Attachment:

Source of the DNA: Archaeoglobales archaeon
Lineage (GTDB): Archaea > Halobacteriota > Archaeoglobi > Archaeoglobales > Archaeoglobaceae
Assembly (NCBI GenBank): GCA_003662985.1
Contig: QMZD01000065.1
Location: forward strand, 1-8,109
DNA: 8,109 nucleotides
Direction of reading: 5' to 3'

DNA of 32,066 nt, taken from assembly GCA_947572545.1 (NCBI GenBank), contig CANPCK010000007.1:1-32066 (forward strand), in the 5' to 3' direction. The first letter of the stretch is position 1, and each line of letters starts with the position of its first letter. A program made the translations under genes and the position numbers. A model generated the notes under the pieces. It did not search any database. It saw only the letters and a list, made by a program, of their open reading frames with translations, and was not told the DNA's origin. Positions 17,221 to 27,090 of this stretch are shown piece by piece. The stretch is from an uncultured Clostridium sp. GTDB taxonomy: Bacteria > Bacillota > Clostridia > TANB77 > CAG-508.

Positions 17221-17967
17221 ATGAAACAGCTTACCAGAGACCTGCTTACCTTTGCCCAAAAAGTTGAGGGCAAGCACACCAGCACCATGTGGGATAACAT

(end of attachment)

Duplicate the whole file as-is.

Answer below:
Source of the DNA: Archaeoglobales archaeon
Lineage (GTDB): Archaea > Halobacteriota > Archaeoglobi > Archaeoglobales > Archaeoglobaceae
Assembly (NCBI GenBank): GCA_003662985.1
Contig: QMZD01000065.1
Location: forward strand, 1-8,109
DNA: 8,109 nucleotides
Direction of reading: 5' to 3'

DNA of 32,066 nt, taken from assembly GCA_947572545.1 (NCBI GenBank), contig CANPCK010000007.1:1-32066 (forward strand), in the 5' to 3' direction. The first letter of the stretch is position 1, and each line of letters starts with the position of its first letter. A program made the translations under genes and the position numbers. A model generated the notes under the pieces. It did not search any database. It saw only the letters and a list, made by a program, of their open reading frames with translations, and was not told the DNA's origin. Positions 17,221 to 27,090 of this stretch are shown piece by piece. The stretch is from an uncultured Clostridium sp. GTDB taxonomy: Bacteria > Bacillota > Clostridia > TANB77 > CAG-508.

Positions 17221-17967
17221 ATGAAACAGCTTACCAGAGACCTGCTTACCTTTGCCCAAAAAGTTGAGGGCAAGCACACCAGCACCATGTGGGATAACAT